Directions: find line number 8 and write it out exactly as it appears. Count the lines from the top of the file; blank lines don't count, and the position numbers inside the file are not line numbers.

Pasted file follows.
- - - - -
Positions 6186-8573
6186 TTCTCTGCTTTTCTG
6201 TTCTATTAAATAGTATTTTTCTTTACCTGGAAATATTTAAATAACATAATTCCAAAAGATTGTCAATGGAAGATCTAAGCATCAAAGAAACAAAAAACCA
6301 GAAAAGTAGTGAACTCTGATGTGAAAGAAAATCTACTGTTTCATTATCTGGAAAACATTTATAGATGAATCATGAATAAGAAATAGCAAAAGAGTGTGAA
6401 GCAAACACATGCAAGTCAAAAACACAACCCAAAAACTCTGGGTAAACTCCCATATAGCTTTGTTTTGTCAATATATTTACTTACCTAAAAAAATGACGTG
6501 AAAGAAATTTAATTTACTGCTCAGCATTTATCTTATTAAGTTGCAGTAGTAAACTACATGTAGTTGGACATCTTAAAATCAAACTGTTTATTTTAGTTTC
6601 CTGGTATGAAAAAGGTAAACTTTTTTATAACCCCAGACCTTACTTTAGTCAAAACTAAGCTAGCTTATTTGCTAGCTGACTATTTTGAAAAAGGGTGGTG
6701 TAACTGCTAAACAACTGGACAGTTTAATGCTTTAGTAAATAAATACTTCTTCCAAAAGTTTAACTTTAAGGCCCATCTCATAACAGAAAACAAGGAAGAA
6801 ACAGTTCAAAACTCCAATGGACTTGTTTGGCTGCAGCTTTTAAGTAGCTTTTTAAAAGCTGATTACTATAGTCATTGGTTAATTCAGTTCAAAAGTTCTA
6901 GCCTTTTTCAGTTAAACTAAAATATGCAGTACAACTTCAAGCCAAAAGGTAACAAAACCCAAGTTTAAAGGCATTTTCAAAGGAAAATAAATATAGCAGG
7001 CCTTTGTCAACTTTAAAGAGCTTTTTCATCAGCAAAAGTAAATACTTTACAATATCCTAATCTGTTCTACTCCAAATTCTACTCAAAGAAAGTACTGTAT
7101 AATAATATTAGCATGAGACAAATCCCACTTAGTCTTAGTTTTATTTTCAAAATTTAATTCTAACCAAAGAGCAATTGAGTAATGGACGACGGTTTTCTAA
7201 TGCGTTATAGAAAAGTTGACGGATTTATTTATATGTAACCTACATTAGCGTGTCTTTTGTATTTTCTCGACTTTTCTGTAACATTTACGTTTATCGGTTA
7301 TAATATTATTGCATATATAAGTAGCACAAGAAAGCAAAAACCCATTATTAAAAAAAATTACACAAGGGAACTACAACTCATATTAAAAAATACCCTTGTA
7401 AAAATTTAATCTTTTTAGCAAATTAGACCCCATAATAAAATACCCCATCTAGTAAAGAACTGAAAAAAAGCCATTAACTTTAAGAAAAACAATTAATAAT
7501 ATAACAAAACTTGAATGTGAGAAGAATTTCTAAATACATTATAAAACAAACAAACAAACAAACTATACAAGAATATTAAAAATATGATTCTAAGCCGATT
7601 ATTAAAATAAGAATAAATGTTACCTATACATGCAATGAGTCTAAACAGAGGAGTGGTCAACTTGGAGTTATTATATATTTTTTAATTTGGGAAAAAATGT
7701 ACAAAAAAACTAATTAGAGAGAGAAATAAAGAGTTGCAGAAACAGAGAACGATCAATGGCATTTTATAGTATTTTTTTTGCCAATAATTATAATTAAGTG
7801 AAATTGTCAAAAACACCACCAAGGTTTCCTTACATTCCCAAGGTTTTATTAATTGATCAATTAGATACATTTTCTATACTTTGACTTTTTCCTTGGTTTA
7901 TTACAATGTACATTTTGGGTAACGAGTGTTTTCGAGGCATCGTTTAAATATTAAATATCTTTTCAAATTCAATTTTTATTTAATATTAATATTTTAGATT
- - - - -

6701 TAACTGCTAAACAACTGGACAGTTTAATGCTTTAGTAAATAAATACTTCTTCCAAAAGTTTAACTTTAAGGCCCATCTCATAACAGAAAACAAGGAAGAA